Now we know why Sony wanted to announce yesterday that Kazuo Hirai will replace Howard Stringer as CEO in April. U.S. shares are down about 5.4% in pre-market trading after the electronics and entertainment giant released a fiscal 3Q report filled with tales of woe — including in its filmed entertainment and music businesses. In the last three months of 2011, the company generated a net loss of $2B, down from a profit in the period last year, on revenues of $23.4B, down 17.4%. What’s more, Sony lowered its forecast for the fiscal year ending in March: It now expects to wind up with a $1.2B operating profit, which is 10.2% lower than it predicted in November. Sony’s biggest problem is the declining sales of LCD television sets in Japan, Europe, and North America. Revenues for Consumer Products and Services fell 24.4% to $12.8B in the quarter. Revenues grew for filmed entertainment, by 7.7% to $2.1B, but due to high marketing costs and the disappointing performance of Arthur Christmas the unit’s operating profit fell 84.8% to $9M. The Music operation also struggled with sales down 11.7% to $1.6B, and a 21.7% decrease in operating income to $196M. Bestselling titles included Adele’s 21 and music from the TV show Glee.
‘Arthur Christmas’ Slays ‘Em In The UK
Sony Pictures Animation and Aardman’s Arthur Christmas jumped to the top of the UK box office this weekend – in its fourth week of release. This bit of holiday magic came courtesy of a £1.9 million weekend take for a cume of £11.5 million. The film has been holding steady in second place since it bowed on November 11 and this weekend faced off against Happy Feet Two for the family audience. Largely positive notices and the British voice cast — including James McAvoy, Hugh Laurie, Jim Broadbent, Bill Nighy and Imelda Staunton — have no doubt been a local draw. Sony Pictures Releasing UK’s Peter Taylor said: “Opening a movie at No. 1 in such a competitive market as the UK is difficult enough, but to reach the top of the chart in the fourth week of release is almost unprecedented. We are all delighted.”
Tom Hooper Decides Against 3D For ‘Les Miserables’
Although director Tom Hooper flirted with the idea of filming the new movie version of the hit stage musical Les Miserables in 3D, the Oscar-winning helmer of The King’s Speech has decided to stick with 2D. Hooper told the BBC he had been “very tempted” to use 3D but worried that some audiences might “physically struggle” with the format. Not to worry, purists. “I can definitely announce it’s good old-fashioned 2D,” Hooper said at the British Independent Film Awards. “I wanted to make a film that would touch everyone. I believe the story is so strong, 3D is not essential.” Hooper added that the casting of Eponine and Cosette would be announced soon. “I’ve never done a film where big star actors are as obsessed with being in it as this.” Starring Hugh Jackman as Jean Valjean and Russell Crowe as Javert,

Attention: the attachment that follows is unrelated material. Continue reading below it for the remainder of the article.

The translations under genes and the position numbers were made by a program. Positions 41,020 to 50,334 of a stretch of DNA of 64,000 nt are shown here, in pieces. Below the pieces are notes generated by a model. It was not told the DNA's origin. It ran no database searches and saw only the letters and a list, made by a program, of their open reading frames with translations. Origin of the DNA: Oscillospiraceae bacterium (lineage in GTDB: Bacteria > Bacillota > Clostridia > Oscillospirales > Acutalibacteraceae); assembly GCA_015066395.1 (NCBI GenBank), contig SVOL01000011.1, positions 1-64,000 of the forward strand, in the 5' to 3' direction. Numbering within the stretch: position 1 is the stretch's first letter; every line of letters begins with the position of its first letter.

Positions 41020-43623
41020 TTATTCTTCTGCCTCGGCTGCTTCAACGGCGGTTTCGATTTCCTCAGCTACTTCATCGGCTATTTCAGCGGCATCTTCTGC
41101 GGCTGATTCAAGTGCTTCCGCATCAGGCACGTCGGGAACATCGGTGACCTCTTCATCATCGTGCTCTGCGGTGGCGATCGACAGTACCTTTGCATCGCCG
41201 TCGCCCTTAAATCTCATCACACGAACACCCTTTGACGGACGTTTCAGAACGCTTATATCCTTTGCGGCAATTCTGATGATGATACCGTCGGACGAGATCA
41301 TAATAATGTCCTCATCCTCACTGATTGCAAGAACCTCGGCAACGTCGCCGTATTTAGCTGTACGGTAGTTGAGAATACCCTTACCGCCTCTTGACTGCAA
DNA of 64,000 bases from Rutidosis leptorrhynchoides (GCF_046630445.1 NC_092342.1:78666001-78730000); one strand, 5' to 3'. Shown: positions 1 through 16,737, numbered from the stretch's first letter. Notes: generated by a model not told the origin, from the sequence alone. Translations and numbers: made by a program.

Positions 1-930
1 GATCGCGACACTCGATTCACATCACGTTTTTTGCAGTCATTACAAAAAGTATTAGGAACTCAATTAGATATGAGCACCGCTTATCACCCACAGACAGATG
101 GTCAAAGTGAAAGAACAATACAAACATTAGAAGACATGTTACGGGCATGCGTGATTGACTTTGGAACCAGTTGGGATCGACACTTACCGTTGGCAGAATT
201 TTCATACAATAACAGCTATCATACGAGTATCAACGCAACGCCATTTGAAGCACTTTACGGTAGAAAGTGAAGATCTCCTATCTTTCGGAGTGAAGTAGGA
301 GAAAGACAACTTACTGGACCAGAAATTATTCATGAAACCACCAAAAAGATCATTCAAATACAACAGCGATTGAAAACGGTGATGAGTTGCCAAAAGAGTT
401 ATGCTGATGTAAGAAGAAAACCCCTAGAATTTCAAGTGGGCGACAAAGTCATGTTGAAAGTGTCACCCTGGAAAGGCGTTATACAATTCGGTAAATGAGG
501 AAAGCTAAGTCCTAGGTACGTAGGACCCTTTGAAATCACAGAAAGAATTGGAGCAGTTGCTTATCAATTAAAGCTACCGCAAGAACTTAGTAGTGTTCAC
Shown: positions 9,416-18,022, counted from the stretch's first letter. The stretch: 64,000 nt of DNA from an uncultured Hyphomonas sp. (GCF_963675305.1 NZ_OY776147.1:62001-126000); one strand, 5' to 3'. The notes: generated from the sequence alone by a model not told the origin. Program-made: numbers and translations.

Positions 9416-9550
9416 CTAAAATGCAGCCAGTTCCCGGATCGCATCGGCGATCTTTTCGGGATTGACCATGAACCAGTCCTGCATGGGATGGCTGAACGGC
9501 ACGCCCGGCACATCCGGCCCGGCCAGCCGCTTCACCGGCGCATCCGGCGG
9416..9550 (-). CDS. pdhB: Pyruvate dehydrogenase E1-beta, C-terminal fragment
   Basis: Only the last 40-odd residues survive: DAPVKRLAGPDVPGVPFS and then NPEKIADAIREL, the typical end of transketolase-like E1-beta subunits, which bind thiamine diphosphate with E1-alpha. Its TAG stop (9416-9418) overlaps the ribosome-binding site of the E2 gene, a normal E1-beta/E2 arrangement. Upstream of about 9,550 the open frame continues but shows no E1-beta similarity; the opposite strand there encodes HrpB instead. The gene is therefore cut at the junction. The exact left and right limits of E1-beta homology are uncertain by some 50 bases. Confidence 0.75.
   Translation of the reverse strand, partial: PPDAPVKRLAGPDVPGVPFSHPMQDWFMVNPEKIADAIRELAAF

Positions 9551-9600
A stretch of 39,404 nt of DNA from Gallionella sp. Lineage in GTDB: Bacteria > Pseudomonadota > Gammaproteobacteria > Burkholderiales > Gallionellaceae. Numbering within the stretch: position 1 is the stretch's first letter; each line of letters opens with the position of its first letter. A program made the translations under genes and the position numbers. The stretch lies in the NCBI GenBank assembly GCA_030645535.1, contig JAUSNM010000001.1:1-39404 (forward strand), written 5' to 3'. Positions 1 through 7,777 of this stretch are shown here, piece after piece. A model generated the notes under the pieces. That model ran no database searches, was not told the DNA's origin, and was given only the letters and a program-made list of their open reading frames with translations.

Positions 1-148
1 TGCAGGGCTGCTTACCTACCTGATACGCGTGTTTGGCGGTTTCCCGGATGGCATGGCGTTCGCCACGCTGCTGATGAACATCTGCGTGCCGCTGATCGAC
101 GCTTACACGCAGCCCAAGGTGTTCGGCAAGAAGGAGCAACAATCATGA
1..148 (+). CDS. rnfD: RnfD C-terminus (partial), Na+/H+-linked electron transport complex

The nominations are out for the 39th annual Annie Awards, which will be awarded February 4 at UCLA’s Royce Hall. Here are the contenders for Best Animated Feature: A Cat In Paris, Arrugas (Wrinkles), Arthur Christmas, Cars 2, Chico & Rita, Kung Fu Panda 2, Puss In Boots, Rango, Rio, and The Adventures Of Tintin. The Annies are put on by the international animated-film society ASIFA-Hollywood and span 28 categories (for the complete list of nominees, click here). “We are really excited about the expanded list of nominations this year,” said Frank Gladstone, president, ASIFA-Hollywood. “All of the major animation studios are represented, as are some of the independent productions from Europe and South America. This certainly is a testament to the wide reach and appeal of animation and the people who create it.” The group also will bestow the Winsor McCay Award to Walt Peregoy, Borge Ring and Robert Searle for career contributions; the June Foray Award to Art Leonardi for significant and benevolent or charitable impact on the art and industry of animation; and a Special Achievement Award to tech company Depth Analysis.
No Box Office Bounty For T-Day Weekend: ‘Breaking Dawn’ Still #1, ‘The Muppets’ #2, ‘Happy Feet’ #3, ‘Arthur Xmas’ #4, ‘Hugo’ #5
FRIDAY PM/SATURDAY AM, 4TH UPDATE: Full analysis later this morning. But overall Thanksgiving holiday weekend moviegoing is looking like $230 million, which is still down -12% from last year. So the North American box office slump continues. Nevertheless, the Friday after T-Day is traditionally the biggest moviegoing day of the year, and this one didn’t disappoint. Parents and kids did come back into theaters Friday for some of the new family fare which didn’t speed out of the theatrical gate Wednesday or Thursday. It helped that critics bestowed good reviews and audiences gave great CinemaScores to Disney’s rebooted The Muppets which earned an ‘A’ and Sony Pictures’ Arthur Christmas an ‘A-’. But Summit Entertainment’s holdover Twilight Saga Breaking Dawn Part 1 is still the undisputed winner of the holiday weekend derby. Martin Scorsese’s 3D film Hugo scored 97% positive reviews on Rotten Tomatoesis and is holding its own considering that it’s playing on 2,000 less screens than all the competition. But it also cost a fortune after going wildly over budget. Meanwhile, The Weinstein Co didn’t provide new numbers yet for platforming its Oscar-buzzed My Week With Marilyn which added 61 markets including Canada for 244 runs Friday. It made $156K Wednesday and $155K Thursday for a projected $2M for the 5-day holiday. The Weinstein Co’s other Academy Awards-touted …
Here’s a trailer for Sony Pictures Animation’s Arthur Christmas, the first pic to see the light under a three-year deal with Wallace & Gromit producer Aardman Animations. It premieres November 23. James McAvoy, Hugh Laurie, Jim Broadbent, Bill Nighy and Imelda Staunton do the voice work on the 3D film, which shows just how Santa is able to pull off Christmas each year.